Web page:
Saturnalia, the ancient Roman festival to Saturn held during the winter solstice, represents the birth of a new sun. The death of the past. He eventually formed the spiritual center of what we call Christmas. However, my time with the game of the same name didn’t feature cheerful elves, glowing candles, and cheerfully wrapped presents. Instead, I crawled through a dreamlike maze of an imaginary Italian town called Gravoi, dodging a horrible monster and trying to solve a mystery.
The next horror adventure game is a bit local in that sense: it comes from Italian indie developer Santa Ragione. Saturnalia (opens in a new tab) puts you in the shoes of a quartet of survivors, people brought together by chance, each with their own story to tell. You spend much of your time exploring the narrow and confusing streets of Gravoi trying to find tools, explore clues, and meet others who can shed some light on what’s going on. All the while, a shadowy creature is hunting you, and if it grabs all of your characters, the town procedurally resets, destroying your hard-earned knowledge of where things are.
This destruction of what you think you know permeates the game in every way – control goes back in time, the things you thought you knew are different when you return. I repeatedly found myself running screaming from a monster only to find myself in a familiar place, only to have it change on me.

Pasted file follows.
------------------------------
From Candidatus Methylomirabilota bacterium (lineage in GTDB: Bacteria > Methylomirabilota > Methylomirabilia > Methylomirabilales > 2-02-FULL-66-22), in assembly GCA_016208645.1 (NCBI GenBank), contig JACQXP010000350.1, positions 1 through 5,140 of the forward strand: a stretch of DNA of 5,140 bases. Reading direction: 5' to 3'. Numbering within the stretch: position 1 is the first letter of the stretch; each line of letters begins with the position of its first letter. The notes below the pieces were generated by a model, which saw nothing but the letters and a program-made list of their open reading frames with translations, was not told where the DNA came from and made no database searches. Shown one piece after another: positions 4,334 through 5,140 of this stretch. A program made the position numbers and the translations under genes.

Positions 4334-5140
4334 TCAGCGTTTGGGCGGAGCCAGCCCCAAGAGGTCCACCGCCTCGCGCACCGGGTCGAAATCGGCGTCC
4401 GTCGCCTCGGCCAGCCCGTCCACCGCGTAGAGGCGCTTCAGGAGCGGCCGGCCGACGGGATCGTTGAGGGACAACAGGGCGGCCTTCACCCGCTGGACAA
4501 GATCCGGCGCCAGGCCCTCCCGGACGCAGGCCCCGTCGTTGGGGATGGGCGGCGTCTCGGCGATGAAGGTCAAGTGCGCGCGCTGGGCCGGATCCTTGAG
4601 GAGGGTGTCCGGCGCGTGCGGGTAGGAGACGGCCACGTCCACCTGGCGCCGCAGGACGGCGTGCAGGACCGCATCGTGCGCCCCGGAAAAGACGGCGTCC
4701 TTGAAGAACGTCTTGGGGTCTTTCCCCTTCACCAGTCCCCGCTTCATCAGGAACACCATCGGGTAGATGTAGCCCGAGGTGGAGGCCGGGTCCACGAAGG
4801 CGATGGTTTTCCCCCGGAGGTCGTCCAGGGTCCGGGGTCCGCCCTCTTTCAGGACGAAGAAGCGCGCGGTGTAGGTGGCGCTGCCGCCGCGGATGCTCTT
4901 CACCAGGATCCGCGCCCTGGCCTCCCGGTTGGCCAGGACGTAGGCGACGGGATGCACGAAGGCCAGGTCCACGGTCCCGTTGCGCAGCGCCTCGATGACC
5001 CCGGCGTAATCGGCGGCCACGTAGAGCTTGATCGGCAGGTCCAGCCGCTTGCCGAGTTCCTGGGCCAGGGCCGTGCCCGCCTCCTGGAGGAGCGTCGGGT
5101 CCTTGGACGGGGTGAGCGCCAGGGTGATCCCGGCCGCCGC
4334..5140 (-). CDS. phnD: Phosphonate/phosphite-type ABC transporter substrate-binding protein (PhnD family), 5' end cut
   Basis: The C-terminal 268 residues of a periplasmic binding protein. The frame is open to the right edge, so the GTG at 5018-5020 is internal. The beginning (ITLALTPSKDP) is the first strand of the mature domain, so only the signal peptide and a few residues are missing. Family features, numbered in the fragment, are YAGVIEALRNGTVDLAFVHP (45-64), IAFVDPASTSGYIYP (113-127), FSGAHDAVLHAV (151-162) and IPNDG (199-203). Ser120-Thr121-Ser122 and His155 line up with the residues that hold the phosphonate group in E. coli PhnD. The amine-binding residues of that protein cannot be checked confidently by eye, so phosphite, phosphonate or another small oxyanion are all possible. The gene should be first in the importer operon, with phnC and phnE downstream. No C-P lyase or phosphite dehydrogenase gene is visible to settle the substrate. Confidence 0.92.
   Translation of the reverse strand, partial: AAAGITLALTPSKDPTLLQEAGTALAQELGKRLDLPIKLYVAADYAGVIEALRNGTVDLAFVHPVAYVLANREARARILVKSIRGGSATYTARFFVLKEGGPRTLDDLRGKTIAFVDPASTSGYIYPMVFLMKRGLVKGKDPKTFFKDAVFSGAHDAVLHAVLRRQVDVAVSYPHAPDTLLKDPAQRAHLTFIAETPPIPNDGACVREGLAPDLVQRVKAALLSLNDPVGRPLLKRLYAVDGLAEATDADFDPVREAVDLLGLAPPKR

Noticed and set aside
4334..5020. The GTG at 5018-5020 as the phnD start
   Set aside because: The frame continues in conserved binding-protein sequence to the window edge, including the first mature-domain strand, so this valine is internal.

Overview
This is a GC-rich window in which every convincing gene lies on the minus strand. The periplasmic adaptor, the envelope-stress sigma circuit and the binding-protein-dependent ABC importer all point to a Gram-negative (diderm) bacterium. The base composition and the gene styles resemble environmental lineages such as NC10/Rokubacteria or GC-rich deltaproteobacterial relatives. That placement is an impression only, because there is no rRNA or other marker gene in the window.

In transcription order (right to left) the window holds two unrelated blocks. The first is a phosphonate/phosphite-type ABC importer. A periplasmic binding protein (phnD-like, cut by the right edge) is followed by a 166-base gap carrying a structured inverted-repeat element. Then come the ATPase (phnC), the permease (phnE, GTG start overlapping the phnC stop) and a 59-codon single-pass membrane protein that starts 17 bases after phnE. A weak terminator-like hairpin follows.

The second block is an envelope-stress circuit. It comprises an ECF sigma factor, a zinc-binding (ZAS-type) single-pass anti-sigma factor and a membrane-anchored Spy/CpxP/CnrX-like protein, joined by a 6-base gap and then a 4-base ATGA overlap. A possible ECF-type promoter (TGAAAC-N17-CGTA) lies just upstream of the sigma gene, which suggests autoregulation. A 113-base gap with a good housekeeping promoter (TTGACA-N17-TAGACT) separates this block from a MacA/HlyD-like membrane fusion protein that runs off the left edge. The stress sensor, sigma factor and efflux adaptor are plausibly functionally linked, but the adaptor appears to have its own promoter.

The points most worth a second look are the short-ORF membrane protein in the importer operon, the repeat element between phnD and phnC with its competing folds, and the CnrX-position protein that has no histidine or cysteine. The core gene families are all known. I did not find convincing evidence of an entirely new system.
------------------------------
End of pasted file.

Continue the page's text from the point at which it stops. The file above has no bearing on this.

As disjointed as it made me feel at first, the place grows inside you. Lovingly crafted with influences ranging from Sardinian architecture to Impressionist art to classic Italian horror films, Saturnalia draws you in and keeps you wanting to keep exploring. Keep digging. And keep trying to find a fucking key.
It’s not without fault – my first big scare in the game fell flat when I literally didn’t see the monster due to a funny camera angle it can be hard to analyze what’s going on with your inventory, and the multi-character system could use some tweaking. I didn’t understand what it meant to bring in multiple characters at once, what the phones did, or how to use Paul’s camera.
Hopefully when it comes out (exclusively on the Epic Store (opens in a new tab)) later this year, this stuff will have been tweaked. In the meantime, I’m going to look for a way to make this monorail work. In this scary mine. Nothing could go wrong, could it? Right?